Pictures and video posted to social media have become crucial to how news organisations cover breaking news events, but the practice has emerged so quickly that ethical standards have been slow to catch up. How should journalists approach eyewitnesses on social media? What risks are they exposed to by providing their footage? And are news organisations using it responsibly?
A panel of experts at the recent International Journalism Festival in Perugia identified three key problems in how news organisations engage with eyewitnesses on social media and some potential solutions.
‘Harrassment’ of eyewitnesses during breaking news
At 07:59am on March 22, a bomb exploded metres from Belgian artist David Crunelle at Brussels Airport. Seconds later another bomb exploded. He staggered out of the terminal building, contacted family members and tweeted about the explosion. Within 20 minutes he started receiving phone calls from journalists, within an hour his phone was going crazy” and by 10am he had received “more than 10,000 notifications” on his phone.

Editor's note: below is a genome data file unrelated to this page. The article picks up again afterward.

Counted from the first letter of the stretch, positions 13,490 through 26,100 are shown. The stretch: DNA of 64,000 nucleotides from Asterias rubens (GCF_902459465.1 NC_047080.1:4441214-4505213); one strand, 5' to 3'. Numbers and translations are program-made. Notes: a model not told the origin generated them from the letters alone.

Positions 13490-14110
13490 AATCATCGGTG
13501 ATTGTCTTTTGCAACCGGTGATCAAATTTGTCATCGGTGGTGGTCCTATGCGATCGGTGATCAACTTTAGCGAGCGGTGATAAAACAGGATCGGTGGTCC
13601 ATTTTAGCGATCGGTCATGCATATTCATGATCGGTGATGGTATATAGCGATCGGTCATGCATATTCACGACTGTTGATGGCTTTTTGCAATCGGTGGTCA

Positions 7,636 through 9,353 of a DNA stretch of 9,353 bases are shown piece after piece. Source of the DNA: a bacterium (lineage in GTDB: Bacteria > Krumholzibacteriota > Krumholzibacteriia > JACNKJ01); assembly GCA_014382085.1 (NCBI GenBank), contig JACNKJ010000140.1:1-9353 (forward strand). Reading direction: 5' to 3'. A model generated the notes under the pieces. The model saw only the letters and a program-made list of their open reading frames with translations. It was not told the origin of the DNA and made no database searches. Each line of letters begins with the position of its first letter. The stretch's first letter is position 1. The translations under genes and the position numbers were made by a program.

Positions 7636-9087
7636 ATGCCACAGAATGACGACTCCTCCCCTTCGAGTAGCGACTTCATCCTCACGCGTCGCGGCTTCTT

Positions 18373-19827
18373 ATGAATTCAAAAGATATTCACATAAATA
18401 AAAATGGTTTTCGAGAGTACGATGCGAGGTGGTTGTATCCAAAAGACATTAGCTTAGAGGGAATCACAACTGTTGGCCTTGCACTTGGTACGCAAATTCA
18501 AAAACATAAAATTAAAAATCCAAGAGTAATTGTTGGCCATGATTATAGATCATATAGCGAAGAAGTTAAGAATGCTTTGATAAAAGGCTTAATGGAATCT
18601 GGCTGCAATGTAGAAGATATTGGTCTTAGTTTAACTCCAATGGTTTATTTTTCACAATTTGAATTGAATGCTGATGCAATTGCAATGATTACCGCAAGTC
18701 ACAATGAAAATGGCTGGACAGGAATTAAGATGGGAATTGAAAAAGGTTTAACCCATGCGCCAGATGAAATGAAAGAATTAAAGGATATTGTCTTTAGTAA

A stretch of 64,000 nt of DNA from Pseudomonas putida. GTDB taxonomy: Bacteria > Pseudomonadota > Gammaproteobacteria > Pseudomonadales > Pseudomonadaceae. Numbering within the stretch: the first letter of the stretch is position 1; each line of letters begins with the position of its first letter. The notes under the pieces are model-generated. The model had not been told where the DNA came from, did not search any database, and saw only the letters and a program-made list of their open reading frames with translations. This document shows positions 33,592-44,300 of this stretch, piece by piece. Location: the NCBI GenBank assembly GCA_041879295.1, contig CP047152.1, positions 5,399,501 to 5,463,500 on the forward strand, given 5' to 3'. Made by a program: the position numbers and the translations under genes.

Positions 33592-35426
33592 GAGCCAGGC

2 explosions à bxl airport
— david crunelle (@davidcrunelle) March 22, 2016
Not all of these were from journalists, but many were. Seven hours later, his phone was still ringing.
It is now a common sight on social media to see journalists from around the world asking eyewitnesses at the scene of a news event for more information, for requests to use any images shared and to follow back or call the news desk.
But for an eyewitness this can be unmanageable, particularly in the wake of experiencing or seeing something horrific. Crunelle was complimentary about most of his interactions with the press, but there are many other cases and stories that differ.
When Chris Harper-Mercer opened fire at Umpqua Community College in Oregon on October 1 2015, one student had a similar reaction to Crunelle. She sent two tweets and received hundreds of requests from journalists all asking the same thing.
She did not respond. Hundreds more Twitter users did, however, and their opinions were not positive.